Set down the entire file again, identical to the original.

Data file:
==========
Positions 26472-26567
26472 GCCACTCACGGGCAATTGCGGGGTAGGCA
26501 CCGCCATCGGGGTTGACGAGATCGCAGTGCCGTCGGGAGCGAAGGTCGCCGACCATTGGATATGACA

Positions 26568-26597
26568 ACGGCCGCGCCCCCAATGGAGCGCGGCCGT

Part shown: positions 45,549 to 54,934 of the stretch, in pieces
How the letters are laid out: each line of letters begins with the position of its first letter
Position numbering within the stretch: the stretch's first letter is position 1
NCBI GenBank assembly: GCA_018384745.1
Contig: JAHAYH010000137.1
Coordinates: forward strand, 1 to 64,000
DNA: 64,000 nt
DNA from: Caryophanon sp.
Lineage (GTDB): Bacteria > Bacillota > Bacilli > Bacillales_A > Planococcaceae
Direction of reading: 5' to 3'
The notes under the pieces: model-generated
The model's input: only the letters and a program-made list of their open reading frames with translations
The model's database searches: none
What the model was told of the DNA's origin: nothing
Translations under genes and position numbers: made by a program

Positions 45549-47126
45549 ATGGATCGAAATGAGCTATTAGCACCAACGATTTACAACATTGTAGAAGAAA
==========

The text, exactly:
Positions 26472-26567
26472 GCCACTCACGGGCAATTGCGGGGTAGGCA
26501 CCGCCATCGGGGTTGACGAGATCGCAGTGCCGTCGGGAGCGAAGGTCGCCGACCATTGGATATGACA

Positions 26568-26597
26568 ACGGCCGCGCCCCCAATGGAGCGCGGCCGT

Part shown: positions 45,549 to 54,934 of the stretch, in pieces
How the letters are laid out: each line of letters begins with the position of its first letter
Position numbering within the stretch: the stretch's first letter is position 1
NCBI GenBank assembly: GCA_018384745.1
Contig: JAHAYH010000137.1
Coordinates: forward strand, 1 to 64,000
DNA: 64,000 nt
DNA from: Caryophanon sp.
Lineage (GTDB): Bacteria > Bacillota > Bacilli > Bacillales_A > Planococcaceae
Direction of reading: 5' to 3'
The notes under the pieces: model-generated
The model's input: only the letters and a program-made list of their open reading frames with translations
The model's database searches: none
What the model was told of the DNA's origin: nothing
Translations under genes and position numbers: made by a program

Positions 45549-47126
45549 ATGGATCGAAATGAGCTATTAGCACCAACGATTTACAACATTGTAGAAGAAA